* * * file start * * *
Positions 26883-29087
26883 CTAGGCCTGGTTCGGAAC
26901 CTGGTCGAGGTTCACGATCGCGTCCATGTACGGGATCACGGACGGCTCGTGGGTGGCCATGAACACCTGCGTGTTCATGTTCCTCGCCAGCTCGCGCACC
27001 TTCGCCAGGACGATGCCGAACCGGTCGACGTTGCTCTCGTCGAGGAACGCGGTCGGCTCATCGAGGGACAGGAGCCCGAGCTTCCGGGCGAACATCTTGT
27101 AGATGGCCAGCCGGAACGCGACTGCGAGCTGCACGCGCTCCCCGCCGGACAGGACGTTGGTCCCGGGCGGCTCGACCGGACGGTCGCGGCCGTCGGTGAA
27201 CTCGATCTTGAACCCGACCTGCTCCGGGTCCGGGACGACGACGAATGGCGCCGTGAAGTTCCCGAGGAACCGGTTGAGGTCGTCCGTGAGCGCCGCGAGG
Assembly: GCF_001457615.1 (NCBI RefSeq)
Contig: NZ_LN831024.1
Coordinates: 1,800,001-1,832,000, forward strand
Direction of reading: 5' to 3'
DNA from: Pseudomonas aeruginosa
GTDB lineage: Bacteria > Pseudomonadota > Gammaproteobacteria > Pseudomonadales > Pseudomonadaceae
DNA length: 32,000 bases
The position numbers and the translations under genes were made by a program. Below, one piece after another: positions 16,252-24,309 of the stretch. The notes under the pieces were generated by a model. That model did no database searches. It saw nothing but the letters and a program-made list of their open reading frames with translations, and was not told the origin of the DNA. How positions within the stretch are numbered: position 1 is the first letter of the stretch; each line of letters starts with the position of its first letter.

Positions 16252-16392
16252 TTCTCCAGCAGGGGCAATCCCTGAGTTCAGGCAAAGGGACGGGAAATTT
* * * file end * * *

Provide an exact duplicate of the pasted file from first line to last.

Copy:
Positions 26883-29087
26883 CTAGGCCTGGTTCGGAAC
26901 CTGGTCGAGGTTCACGATCGCGTCCATGTACGGGATCACGGACGGCTCGTGGGTGGCCATGAACACCTGCGTGTTCATGTTCCTCGCCAGCTCGCGCACC
27001 TTCGCCAGGACGATGCCGAACCGGTCGACGTTGCTCTCGTCGAGGAACGCGGTCGGCTCATCGAGGGACAGGAGCCCGAGCTTCCGGGCGAACATCTTGT
27101 AGATGGCCAGCCGGAACGCGACTGCGAGCTGCACGCGCTCCCCGCCGGACAGGACGTTGGTCCCGGGCGGCTCGACCGGACGGTCGCGGCCGTCGGTGAA
27201 CTCGATCTTGAACCCGACCTGCTCCGGGTCCGGGACGACGACGAATGGCGCCGTGAAGTTCCCGAGGAACCGGTTGAGGTCGTCCGTGAGCGCCGCGAGG
Assembly: GCF_001457615.1 (NCBI RefSeq)
Contig: NZ_LN831024.1
Coordinates: 1,800,001-1,832,000, forward strand
Direction of reading: 5' to 3'
DNA from: Pseudomonas aeruginosa
GTDB lineage: Bacteria > Pseudomonadota > Gammaproteobacteria > Pseudomonadales > Pseudomonadaceae
DNA length: 32,000 bases
The position numbers and the translations under genes were made by a program. Below, one piece after another: positions 16,252-24,309 of the stretch. The notes under the pieces were generated by a model. That model did no database searches. It saw nothing but the letters and a program-made list of their open reading frames with translations, and was not told the origin of the DNA. How positions within the stretch are numbered: position 1 is the first letter of the stretch; each line of letters starts with the position of its first letter.

Positions 16252-16392
16252 TTCTCCAGCAGGGGCAATCCCTGAGTTCAGGCAAAGGGACGGGAAATTT